A colleague who does business in Russia but has no deep loyalties there, says he sees no signs of negative impact of the sanctions in Moscow (he describes it as now looking like any post World War II European capital). This is confirmed by recent surveys in Russia, so the lack of meaningful impact on Russian citizens isn’t an artifact of his seeing only the better parts of Moscow. Note that the latest EU forecasts anticipate very weak growth this year and next, as opposed to outright recession.

This visitor describes how the sanctions are helping Russian businesses. One of his friends has the Papa Johns franchise. They used to get their cheese from the Netherlands, but those supplies were cut off by the Russian sanctions against Europe. So they had to buy cheese domestically. It was cheaper but not as good. So he is working with the local farmers and cheese-makers to bring the cheese up to the standard of the cheese he used to import. So he expects to eventually have cheese that is lower cost than what he brought in and of comparable quality. And if he succeeded, the cheesemakers will be more competitive in Europe when the sanctions are relaxed.

The shorter version of this story is that Russia has a large enough domestic market and enough resources that unlike Iran, it may be closer to being able to function as an autarky when its imports and exports are restricted. The open question is whether it can go through the pain of a reset, with some serious and painful short-term dislocations, and escape the slow strangulation that the US claims it has imposed.

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Drilling Deeper: New Report Casts Doubt on Fracking Production Numbers

Yves here. We’ve discussed the fracking bubble intermittently, particularly that many of the valuations ascribed to shale gas wells don’t reflect how short their production lives really are. This report by Steve Horn of DeSmogBlog focuses on a related result from the same set of unrealistically high production assumptions: that overall fracking output forecasts are likely to prove to be high.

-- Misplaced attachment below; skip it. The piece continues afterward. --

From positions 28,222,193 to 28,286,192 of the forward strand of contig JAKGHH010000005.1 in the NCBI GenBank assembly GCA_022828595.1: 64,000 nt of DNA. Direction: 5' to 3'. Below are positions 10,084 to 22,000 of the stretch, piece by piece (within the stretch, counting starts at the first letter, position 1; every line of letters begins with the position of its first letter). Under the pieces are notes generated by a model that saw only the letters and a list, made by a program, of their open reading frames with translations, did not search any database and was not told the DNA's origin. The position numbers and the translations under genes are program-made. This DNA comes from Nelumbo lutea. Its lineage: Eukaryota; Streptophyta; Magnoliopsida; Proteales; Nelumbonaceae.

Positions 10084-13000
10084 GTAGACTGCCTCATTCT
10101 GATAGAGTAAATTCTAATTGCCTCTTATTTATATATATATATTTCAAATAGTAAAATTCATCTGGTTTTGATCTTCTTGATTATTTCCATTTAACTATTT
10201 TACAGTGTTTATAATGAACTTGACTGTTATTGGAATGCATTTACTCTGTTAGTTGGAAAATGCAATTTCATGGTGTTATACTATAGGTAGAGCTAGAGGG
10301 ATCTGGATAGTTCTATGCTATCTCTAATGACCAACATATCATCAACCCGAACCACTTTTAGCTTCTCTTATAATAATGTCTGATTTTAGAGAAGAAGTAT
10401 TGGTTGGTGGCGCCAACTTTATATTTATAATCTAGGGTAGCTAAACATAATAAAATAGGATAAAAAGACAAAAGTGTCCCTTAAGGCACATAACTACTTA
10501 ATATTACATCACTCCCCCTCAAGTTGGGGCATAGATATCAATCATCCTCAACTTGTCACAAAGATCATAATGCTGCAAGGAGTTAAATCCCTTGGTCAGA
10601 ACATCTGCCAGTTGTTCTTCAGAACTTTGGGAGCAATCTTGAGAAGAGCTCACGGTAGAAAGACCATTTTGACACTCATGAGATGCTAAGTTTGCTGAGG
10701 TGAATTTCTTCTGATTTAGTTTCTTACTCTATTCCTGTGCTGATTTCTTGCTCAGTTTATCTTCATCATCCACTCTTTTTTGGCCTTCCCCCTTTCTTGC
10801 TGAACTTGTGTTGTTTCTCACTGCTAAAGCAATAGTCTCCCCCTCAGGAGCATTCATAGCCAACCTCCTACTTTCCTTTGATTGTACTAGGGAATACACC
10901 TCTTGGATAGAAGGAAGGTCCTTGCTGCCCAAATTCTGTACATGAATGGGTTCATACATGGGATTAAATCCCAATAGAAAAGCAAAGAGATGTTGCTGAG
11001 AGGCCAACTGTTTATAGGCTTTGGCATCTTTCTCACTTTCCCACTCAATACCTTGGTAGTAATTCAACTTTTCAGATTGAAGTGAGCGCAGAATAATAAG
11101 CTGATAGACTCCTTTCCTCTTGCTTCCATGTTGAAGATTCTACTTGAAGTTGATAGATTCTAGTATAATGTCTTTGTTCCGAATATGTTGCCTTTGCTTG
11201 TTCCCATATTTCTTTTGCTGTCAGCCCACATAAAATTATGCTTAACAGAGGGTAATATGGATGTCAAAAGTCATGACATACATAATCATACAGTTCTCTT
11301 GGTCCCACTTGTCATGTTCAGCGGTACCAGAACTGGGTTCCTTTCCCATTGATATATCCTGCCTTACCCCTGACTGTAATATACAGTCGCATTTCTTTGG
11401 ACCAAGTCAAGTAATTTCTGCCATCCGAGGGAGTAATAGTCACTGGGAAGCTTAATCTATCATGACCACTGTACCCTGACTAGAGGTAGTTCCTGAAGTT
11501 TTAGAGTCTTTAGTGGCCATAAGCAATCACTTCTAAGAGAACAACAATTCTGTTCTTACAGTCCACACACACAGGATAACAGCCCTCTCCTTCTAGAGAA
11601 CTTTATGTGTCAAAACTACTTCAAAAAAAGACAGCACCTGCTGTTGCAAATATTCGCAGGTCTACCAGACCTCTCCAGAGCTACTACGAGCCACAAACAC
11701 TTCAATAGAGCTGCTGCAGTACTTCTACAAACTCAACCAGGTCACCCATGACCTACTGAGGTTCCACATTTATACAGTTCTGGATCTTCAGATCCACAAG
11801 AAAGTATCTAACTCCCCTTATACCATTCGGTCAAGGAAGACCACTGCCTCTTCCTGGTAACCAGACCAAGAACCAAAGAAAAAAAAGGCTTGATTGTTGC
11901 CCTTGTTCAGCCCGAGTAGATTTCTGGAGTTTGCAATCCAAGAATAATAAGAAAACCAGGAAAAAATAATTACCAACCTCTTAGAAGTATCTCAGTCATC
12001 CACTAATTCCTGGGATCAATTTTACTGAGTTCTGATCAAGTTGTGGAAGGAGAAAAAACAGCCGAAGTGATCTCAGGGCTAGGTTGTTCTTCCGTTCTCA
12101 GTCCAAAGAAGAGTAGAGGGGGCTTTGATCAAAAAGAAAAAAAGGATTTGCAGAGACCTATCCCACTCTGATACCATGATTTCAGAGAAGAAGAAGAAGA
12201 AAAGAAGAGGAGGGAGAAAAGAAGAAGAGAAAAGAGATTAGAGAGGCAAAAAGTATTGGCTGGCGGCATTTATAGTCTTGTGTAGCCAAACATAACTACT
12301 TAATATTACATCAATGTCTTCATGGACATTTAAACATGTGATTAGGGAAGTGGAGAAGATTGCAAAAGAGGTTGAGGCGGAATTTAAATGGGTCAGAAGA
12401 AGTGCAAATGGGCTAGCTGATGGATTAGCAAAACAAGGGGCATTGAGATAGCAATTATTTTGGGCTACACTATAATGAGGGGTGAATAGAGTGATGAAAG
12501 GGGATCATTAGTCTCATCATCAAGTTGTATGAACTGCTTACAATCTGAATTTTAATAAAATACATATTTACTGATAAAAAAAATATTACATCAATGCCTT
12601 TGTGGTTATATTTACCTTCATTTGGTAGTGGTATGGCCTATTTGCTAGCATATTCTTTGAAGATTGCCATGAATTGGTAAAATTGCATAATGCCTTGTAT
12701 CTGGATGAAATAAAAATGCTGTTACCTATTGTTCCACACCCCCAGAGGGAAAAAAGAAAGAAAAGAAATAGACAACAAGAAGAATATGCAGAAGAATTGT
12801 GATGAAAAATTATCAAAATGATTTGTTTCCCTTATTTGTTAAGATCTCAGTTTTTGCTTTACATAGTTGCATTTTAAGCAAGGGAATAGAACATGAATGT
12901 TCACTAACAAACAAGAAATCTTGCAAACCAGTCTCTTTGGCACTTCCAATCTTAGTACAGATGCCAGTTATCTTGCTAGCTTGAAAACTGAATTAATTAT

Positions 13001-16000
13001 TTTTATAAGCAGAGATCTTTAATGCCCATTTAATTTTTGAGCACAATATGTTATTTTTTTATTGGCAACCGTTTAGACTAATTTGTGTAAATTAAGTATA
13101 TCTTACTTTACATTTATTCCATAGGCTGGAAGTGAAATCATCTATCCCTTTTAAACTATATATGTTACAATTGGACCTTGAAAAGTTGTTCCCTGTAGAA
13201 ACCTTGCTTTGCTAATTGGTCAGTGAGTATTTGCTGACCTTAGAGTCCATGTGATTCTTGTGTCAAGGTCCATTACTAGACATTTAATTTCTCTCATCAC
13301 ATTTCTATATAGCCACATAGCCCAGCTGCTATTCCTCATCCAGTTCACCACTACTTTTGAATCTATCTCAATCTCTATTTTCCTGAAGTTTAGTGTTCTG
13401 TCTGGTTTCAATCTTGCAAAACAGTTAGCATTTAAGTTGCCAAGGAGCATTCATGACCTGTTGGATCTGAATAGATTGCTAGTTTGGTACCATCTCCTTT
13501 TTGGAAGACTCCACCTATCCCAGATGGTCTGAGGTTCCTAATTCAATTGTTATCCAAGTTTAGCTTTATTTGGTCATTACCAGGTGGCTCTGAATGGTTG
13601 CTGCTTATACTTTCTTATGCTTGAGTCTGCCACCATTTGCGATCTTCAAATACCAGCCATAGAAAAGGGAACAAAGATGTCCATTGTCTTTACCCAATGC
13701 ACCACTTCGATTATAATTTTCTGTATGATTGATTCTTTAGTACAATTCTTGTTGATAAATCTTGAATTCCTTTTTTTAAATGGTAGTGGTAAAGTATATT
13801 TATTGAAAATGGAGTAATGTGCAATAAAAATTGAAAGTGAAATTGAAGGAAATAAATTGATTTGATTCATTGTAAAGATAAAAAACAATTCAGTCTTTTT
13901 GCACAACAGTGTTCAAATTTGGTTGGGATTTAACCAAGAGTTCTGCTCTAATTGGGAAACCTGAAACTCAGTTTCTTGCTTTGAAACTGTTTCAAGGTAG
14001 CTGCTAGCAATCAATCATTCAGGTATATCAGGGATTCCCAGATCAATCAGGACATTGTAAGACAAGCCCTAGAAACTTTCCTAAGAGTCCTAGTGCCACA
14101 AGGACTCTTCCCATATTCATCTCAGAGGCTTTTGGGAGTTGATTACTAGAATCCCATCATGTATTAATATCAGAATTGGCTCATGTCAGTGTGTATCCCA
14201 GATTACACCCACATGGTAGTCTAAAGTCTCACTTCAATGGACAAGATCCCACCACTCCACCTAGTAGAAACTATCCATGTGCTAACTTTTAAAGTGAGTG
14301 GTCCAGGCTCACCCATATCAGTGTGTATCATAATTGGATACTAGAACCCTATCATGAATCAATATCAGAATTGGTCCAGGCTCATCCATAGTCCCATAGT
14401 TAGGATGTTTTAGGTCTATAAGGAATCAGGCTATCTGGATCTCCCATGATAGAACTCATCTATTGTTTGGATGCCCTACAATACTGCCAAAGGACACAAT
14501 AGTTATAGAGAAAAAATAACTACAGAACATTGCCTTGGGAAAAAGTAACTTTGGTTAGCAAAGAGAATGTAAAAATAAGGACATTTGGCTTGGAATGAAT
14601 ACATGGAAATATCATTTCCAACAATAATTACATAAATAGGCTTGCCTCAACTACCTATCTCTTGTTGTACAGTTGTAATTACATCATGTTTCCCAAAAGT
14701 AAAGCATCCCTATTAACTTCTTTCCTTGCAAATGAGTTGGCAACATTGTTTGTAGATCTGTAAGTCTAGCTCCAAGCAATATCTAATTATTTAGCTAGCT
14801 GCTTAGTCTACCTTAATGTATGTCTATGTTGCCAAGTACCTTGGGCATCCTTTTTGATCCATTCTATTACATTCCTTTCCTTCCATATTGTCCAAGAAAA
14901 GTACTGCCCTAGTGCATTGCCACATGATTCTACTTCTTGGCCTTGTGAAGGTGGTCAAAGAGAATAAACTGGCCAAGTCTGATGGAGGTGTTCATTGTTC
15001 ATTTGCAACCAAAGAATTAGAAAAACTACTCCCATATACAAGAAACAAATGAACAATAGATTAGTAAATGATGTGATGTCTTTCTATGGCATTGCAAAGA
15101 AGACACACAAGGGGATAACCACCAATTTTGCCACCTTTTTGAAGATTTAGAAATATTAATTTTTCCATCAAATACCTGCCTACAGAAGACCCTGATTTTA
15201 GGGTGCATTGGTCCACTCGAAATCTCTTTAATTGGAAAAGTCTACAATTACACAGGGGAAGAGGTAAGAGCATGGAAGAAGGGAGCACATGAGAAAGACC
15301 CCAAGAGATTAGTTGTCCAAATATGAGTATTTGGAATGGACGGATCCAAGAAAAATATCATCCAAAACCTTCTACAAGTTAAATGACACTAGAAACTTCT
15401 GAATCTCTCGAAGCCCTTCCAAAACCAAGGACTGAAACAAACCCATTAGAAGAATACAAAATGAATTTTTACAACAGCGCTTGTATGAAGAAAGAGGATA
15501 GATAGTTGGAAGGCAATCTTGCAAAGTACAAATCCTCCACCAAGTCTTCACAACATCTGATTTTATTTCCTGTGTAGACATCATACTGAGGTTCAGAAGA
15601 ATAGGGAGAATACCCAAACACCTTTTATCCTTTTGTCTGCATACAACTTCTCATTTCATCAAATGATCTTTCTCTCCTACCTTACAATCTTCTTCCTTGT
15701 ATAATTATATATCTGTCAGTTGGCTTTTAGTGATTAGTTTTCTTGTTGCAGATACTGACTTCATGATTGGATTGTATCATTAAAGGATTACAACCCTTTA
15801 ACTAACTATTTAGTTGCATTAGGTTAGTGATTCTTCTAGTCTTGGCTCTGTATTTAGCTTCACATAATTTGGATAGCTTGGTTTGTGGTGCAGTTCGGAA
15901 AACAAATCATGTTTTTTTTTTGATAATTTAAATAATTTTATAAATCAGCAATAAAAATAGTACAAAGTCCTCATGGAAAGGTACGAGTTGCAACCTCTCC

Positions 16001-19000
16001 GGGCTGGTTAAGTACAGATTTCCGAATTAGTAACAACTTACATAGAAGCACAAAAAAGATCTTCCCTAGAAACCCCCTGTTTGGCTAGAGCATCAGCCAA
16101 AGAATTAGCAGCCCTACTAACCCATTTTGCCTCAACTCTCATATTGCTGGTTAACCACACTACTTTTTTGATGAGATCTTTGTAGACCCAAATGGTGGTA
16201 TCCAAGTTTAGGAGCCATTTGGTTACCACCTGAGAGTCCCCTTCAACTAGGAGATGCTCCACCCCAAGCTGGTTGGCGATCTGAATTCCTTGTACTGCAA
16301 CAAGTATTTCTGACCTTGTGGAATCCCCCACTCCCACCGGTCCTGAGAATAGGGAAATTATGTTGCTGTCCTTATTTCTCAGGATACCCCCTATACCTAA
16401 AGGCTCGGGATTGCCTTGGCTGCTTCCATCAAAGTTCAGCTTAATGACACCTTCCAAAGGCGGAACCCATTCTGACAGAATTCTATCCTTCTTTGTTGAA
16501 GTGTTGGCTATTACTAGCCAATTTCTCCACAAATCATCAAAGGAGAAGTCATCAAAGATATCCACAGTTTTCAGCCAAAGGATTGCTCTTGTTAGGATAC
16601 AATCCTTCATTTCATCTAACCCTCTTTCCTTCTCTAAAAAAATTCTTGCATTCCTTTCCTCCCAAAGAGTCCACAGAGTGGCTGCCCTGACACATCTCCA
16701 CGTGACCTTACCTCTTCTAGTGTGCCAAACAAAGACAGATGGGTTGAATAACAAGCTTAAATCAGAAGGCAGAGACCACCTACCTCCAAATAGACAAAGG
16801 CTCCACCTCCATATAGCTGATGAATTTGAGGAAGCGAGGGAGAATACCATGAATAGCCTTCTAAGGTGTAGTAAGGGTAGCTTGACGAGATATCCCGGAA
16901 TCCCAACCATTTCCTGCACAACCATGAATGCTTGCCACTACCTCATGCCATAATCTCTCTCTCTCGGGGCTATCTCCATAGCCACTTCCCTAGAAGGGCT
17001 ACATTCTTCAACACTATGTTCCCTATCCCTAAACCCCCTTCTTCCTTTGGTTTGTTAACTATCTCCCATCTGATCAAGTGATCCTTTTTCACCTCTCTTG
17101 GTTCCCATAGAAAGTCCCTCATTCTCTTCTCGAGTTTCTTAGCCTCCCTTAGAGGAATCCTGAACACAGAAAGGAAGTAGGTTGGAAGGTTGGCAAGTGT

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Gail Tverberg: Eight Pieces of Our Oil Price Predicament

Yves here. As oil prices have come into focus as a result of a recent Saudi decision to facilitate a reset at a lower price per barrel, they’ve come into focus yet again as a critical nexus of economic and political power, and that’s before you get to the complicating overlay of climate change considerations.

This article by Gail Tverberg takes a more sophisticated, multi-persepctive approach than the overwhelming majority of articles on this topic. One of her big messages is that there is no way the world economy is getting divorced from oil any time soon.

Even so, I have some minor points of contention. For instance, she correctly points out that oil producers, even the Saudis, need oil prices to be at a moderately high prices to sustain national budgets. But Riyadh has a very low production break even point, a large cash horde, and plenty of borrowing capacity. The desert kingdom could afford a price war, say to hurt geopolitical enemies or to forestall investment in and development of alternative energy sources. Low oil prices make other energy sources look unattractive, and volatile prices also deter investment, making it well-nigh impossible to forecast cost advantages (if any) and end user takeup.